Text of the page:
The N.C. Writers’ Network Conference returns to Asheville

INSPIRATION IS EVERYWHERE: Before pursuing a career in psychiatry, local writer and doctor Eric Tran completed an MFA in poetry. His workshop on ekphrasis — writing in response to a piece of art — will be offered as part the annual fall North Carolina Writers’ Network Conference, which returns to Asheville this year. Photo courtesy of Tran

The 2019 N.C. Writers’ Network Conference will kick off Friday, Nov. 8, with a free, open-to-the-public tailgate event at the Flatiron Writers Room. Later that evening, at the DoubleTree Asheville-Biltmore, local award-winning author Ron Rash will deliver a keynote, followed by a book signing, and the weekend will unfold with all manner of literary goodness from there.

Scheduled classes and workshops include sessions on writing of all kinds: screenplays, poetry, fiction and nonfiction, and various elements of the publishing industry. Writers can learn about book design and the ins and outs of working with small, independent presses. They can polish their chops on comedy and mystery writing and expertly querying agents. And, though most of these topics are standard for such gatherings, folks who attend this year’s conference will be treated to the opportunity to learn from some of the finest literary minds in the Southern mountains, courtesy of the Great Smokies Writing Program and various local groups (among them, Xpress A&E editor Alli Marshall will moderate a panel on the performance of written work.)

One workshop that stands out as different from the fare of many literary conferences is a session on ekphrasis, titled Growing Art from Art (poetry), with Eric Tran.

A psychiatry resident who grew up near San Francisco, Tran earned his bachelor’s degree in English and felt drawn to a writer’s life but also always knew he wanted to work in health care.

“I had a suspicion that I wanted to go into medicine, mostly for social justice reasons, because of LGBT health disparities,” he says. “I wanted to be on the front lines doing the work, versus doing the research about the work. But I knew that medicine is fairly demanding in its training … so I decided that if I was going to go on a path that would be 10 years of intensive training in medicine, I wanted to take the time to pursue my art first.”

Tran moved to Wilmington to pursue an MFA in creative nonfiction but soon discovered that “I really loved writing sentences — really beautiful, methodical sentences. I spent all three years doing that: writing very slowly and very little. And then I realized that, like, ‘Oh, maybe you’re actually just a poet, dude.’”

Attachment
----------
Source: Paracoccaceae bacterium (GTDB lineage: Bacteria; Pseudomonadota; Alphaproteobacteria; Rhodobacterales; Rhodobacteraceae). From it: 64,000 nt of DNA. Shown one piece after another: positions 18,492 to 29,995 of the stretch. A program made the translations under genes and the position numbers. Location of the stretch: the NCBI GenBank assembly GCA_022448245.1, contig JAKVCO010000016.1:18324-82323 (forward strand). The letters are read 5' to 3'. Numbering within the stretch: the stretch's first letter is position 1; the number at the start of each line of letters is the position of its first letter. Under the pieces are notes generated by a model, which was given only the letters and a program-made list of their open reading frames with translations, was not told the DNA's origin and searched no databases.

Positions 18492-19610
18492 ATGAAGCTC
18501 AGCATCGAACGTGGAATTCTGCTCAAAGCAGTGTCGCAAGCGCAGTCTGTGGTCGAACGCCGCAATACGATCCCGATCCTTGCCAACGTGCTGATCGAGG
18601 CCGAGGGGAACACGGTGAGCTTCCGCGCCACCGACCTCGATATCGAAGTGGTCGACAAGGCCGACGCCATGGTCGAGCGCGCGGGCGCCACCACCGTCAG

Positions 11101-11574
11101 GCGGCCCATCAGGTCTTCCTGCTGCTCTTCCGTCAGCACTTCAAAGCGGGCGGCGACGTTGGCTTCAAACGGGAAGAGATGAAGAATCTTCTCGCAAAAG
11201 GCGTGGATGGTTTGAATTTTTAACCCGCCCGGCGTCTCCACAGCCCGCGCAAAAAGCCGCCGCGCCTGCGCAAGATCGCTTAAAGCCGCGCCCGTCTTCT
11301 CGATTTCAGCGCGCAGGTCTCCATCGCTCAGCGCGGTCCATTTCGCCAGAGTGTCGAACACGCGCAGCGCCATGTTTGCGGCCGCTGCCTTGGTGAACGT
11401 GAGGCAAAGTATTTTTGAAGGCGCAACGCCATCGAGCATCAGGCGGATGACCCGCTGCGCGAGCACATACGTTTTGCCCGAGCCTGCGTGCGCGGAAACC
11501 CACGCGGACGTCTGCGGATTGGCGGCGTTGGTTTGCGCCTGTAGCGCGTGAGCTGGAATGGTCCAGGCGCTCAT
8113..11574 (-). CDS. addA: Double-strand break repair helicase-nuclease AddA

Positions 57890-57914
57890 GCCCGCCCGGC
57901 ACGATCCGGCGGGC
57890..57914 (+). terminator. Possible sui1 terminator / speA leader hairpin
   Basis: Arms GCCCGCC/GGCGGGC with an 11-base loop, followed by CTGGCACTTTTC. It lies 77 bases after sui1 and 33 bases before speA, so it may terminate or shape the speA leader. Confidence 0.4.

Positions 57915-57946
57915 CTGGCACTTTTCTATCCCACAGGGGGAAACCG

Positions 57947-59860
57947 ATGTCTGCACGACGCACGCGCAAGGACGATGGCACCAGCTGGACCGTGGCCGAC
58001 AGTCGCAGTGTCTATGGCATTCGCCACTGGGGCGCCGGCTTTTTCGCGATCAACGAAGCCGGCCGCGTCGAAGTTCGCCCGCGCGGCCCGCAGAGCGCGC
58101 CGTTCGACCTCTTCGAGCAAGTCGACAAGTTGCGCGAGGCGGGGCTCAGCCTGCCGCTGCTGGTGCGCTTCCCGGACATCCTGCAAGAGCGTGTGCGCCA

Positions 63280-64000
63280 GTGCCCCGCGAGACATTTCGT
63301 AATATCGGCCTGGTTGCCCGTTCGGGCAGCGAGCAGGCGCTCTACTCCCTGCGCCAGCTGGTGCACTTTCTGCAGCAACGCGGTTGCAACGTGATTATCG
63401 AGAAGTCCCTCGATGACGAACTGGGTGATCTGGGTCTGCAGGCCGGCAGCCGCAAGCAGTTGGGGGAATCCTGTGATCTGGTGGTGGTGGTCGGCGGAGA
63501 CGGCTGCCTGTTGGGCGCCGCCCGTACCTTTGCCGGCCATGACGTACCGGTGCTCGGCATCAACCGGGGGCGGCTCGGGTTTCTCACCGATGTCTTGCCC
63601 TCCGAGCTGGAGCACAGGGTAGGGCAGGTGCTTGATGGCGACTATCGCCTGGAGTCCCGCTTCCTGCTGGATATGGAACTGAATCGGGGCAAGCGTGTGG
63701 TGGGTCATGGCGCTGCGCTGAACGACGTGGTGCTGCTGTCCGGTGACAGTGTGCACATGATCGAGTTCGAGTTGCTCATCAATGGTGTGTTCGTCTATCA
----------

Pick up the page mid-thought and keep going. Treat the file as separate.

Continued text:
After a while, he shifted his focus and finished his MFA in poetry. Tran has since written two chapbooks, Revisions and Affairs with Men in Suits, and won the 2019 Autumn House Press Emerging Writer’s contest. His first full-length collection of poems, The Gutter Spread Guide to Prayer, is due out next spring. The book, he says, grapples with “the death of a friend who was gay and Asian, basically similar to me, with depression, contending with mental health, race, sexual identity, desire, and how all those things roll into each other.”

The way so many things might impact a person’s life and well-being is certainly fertile ground for poetry, but it’s also of interest to Tran’s other life path: psychiatry. And while there has been no shortage of medical doctors venturing into the world of fiction — Robin Cook, Khaled Hosseini, Abraham Verghese, for example — Tran’s view of mental health medicine and poetry is one of twin disciplines.

“I don’t think there’s ever a way to have one without the other,” he says of his relationship to his two fields. As with psychiatry, “writing is very invested in and very interested in language. Not just language in terms of how do we talk to each other day to day, but how do we invent language? Why is what’s accepted with language the only way to do it? Are there alternative ways? More beautiful ways? Are there more interesting or more expressive ways of using language?”

These questions are also at the heart of the workshop that Tran will be leading during the Writers’ Network Conference. Ekphrasis is, according to Merriam-Webster, “a literary description of or commentary on a work of art.” It’s the word for how an artist moves from being inspired by a piece of art to then creating a new piece of art.

Tran clarifies further. “If [you and I] look at the same piece of art,” he says, “we can have these experiences and talk about the experiences, but our way of processing it is very different. Trying to express that in a different art form is … such a great way to capture the nuance of how we experience art.

“People think of art as being in genres, as separate things,” he adds, “but writing has a very painterly quality. We talk about images and sensory stuff, as in visual art. Music has rhythm, and isn’t that a huge part of poetry, too?”

WHAT: N.C. Writers’ Network Fall Conference,
WHERE: DoubleTree Asheville-Biltmore, 115 Hendersonville Road
WHEN: Friday, Nov. 8-Sunday Nov. 10. Advance rates are $275 full conference with meals for members/$400 nonmembers; On-site registration is $450, day passes are available


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About Kim Ruehl
Kim Ruehl's work has appeared in Billboard, NPR Music, The Bluegrass Situation, Yes magazine, and elsewhere. She's formerly the editor-in-chief of No Depression, and her book, 'A Singing Army: Zilphia Horton and the Highlander Folk School,' is forthcoming from University of Texas Press. Follow me @kimruehl

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